Following the news that the Scottish Government is to launch trials of a four-day working week, a survey has shown that 65% of workers think a shorter working week would make them more productive.
The trial, as promised in the SNP election manifesto earlier this year, follows in the footsteps of similar successful initiatives in New Zealand and Iceland. It would see hours reduced by 20% without any loss of pay and with hopes to increase productivity throughout the rest of the working week. But could a four-day week become standard practice? And more importantly, could it be the answer to a happier, healthier and more engaged team?
Many businesses and employees are already navigating new territory after the turbulence of the pandemic over the past 18 months. There’s no doubt that for many people, lockdown completely shifted how highly they value their health and happiness, using the time away from their usual day-to-day routine to pursue new interests, hobbies and enjoy quality time with family and friends. We’re already seeing a surge of people leaving their pre-pandemic posts as normal working life resumes, in search of more flexibility and balance. So, it’s no surprise that more and more businesses are questioning their ‘typical working week’. It’s being argued by supporters of this initiative, that giving employees an extra day away from work, to focus on themselves and their families, will help boost wellbeing, promote a healthier work/life balance as well as help businesses compete to attract and retain talent, and support the post-pandemic transition.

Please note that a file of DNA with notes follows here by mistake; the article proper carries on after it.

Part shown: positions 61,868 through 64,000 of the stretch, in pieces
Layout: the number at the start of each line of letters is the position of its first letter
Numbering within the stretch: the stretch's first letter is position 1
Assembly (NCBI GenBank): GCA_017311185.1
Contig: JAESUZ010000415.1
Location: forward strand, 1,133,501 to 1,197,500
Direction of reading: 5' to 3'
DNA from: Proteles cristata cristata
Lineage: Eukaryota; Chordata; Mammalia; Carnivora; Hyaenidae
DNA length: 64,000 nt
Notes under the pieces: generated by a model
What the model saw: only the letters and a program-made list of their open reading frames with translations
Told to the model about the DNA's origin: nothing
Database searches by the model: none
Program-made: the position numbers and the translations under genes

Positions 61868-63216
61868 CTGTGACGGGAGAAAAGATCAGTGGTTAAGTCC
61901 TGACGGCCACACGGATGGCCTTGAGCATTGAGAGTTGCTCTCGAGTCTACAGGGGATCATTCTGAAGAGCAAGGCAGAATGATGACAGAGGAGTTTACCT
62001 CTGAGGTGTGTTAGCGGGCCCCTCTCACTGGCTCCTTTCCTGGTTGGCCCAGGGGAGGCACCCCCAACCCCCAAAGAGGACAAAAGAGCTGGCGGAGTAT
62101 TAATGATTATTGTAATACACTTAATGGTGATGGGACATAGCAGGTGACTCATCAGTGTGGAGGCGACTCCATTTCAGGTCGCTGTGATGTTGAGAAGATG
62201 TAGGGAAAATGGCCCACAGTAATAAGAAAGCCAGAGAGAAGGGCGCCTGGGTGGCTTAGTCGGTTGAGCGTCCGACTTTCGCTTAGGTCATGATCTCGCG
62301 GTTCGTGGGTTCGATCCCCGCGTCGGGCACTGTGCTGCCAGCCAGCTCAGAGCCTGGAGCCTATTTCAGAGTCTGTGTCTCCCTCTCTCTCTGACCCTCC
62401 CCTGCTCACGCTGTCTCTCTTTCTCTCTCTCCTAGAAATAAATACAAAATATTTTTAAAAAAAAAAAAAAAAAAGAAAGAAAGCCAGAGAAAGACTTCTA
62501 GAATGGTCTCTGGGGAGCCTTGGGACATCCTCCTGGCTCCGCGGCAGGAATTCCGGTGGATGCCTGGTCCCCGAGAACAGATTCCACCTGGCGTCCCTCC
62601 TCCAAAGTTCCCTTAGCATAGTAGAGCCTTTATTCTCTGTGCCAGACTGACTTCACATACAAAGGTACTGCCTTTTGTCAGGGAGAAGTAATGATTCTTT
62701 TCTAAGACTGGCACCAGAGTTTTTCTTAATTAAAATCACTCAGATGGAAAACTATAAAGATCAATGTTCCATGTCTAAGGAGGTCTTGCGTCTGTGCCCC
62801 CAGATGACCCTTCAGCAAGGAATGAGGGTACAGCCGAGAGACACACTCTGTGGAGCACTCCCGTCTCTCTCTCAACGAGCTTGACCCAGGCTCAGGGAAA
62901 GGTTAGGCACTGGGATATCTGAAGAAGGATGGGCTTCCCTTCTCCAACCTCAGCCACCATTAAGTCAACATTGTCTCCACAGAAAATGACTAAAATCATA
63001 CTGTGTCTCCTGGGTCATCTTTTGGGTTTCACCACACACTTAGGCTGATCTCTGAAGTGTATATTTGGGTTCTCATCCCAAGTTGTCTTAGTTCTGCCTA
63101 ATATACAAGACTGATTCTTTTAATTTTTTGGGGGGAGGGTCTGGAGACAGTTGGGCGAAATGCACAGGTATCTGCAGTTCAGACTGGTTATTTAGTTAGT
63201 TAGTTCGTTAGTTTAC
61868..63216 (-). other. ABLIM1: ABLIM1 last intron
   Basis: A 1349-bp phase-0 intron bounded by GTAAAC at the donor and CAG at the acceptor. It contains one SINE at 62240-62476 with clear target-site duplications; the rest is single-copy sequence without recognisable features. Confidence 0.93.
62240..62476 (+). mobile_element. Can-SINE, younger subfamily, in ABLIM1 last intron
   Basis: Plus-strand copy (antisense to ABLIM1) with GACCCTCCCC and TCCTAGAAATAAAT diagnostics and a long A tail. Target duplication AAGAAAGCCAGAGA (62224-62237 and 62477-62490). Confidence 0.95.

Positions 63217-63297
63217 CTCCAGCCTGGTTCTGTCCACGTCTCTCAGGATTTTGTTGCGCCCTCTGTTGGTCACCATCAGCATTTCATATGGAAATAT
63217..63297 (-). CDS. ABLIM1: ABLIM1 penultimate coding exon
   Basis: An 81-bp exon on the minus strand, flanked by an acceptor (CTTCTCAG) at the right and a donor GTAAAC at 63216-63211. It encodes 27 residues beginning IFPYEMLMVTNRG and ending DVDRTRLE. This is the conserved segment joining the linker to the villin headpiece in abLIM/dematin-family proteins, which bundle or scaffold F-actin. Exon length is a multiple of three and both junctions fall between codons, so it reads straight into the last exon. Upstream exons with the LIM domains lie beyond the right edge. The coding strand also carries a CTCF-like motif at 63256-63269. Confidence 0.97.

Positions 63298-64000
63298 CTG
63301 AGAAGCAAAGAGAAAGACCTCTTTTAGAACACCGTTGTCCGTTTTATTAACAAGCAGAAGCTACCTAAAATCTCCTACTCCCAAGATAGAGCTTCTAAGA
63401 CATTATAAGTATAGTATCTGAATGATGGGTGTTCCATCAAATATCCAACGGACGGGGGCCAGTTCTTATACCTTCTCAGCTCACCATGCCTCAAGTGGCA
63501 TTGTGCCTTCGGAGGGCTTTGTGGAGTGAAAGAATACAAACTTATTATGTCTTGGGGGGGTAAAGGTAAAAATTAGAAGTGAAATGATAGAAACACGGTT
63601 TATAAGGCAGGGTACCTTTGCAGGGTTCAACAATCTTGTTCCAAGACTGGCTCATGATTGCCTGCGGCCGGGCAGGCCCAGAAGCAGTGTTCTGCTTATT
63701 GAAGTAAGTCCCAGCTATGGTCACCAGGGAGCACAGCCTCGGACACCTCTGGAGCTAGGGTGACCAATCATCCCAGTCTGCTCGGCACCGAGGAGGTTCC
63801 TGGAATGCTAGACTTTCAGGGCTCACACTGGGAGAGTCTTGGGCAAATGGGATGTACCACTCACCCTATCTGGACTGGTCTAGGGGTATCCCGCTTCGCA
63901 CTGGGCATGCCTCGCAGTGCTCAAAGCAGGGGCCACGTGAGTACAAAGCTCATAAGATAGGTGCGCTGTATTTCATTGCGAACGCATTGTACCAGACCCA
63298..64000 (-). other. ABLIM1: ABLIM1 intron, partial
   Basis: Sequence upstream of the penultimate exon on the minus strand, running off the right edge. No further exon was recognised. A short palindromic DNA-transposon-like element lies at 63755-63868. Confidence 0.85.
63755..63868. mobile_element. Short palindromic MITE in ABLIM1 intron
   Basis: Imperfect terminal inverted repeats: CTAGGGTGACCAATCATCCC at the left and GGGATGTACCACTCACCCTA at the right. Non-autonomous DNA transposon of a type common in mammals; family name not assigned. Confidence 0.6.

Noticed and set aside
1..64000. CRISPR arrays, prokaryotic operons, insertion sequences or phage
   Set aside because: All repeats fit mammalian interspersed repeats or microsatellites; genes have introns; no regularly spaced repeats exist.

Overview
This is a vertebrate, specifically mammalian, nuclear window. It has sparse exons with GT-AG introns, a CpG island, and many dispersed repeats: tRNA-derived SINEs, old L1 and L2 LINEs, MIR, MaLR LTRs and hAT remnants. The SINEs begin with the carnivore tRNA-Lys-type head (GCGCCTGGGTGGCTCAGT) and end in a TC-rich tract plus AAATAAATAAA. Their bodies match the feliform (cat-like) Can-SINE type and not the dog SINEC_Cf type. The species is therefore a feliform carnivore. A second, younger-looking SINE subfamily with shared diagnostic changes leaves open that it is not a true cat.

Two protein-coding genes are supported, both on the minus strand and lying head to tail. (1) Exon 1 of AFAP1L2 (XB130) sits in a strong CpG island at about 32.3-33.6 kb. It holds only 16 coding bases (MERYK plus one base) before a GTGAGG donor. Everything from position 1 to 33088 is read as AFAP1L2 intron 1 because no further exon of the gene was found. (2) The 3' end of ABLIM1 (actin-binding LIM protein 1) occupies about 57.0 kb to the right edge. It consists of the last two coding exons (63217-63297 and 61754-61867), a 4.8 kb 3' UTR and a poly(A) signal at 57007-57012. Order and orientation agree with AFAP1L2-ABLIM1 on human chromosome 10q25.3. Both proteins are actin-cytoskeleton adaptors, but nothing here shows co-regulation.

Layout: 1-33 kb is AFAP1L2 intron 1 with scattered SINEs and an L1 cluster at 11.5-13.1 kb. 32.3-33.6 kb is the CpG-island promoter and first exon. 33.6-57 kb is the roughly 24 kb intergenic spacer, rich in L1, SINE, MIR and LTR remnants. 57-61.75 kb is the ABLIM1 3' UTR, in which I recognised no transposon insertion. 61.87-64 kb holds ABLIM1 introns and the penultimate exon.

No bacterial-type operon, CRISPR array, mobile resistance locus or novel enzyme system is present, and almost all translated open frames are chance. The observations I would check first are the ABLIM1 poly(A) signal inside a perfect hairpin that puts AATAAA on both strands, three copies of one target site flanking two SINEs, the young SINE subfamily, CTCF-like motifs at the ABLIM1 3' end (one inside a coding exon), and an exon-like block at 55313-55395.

Let’s unravel this concept further in the employee engagement and wellbeing space…
The positive effects on employee wellbeing and engagement
The general theory behind a shorter working week is that when employees are happy and fulfilled, this shines through in their work, with higher levels of engagement and motivation to work to the best of their ability and focus on their goals. A four-day working week is a great approach to support a healthy work/life balance and prevent employees from feeling overworked and undervalued which, in the age of the millennial, is a very attractive benefit when businesses are looking to recruit and retain employees. With more time off to rest and recuperate, it’s also thought that a three-day weekend will mean fewer hours wasted at work and lower levels of burnout and presenteeism. So, when employees are working, they can give their all and work in a more efficient way.
The negative effects on employee wellbeing and engagement
Communication is an essential strand of any business and in order to successfully adopt a new way of working, there would need to be complete clarity of the expectations placed on employees. For example, will this new way of working affect their holiday entitlement? Will they be expected to squeeze five days of work into four days? The latter has the potential to cause a whole host of problems, including increased work-related stress and presenteeism. Not to mention, after a certain amount of hours worked in a sustained period, levels of efficiency decrease. So, the concept could actually have a reversed effect on productivity and work output. Likewise, some professions have tasks that simply take more time than others and therefore working fewer hours with the same pay would be unrealistic. This could lead to employers needing to recruit more staff or pay more in overtime to make up for it.
What do you think about a four-day working week? Could it be the key to a happy and engaged workforce or a recipe for disaster?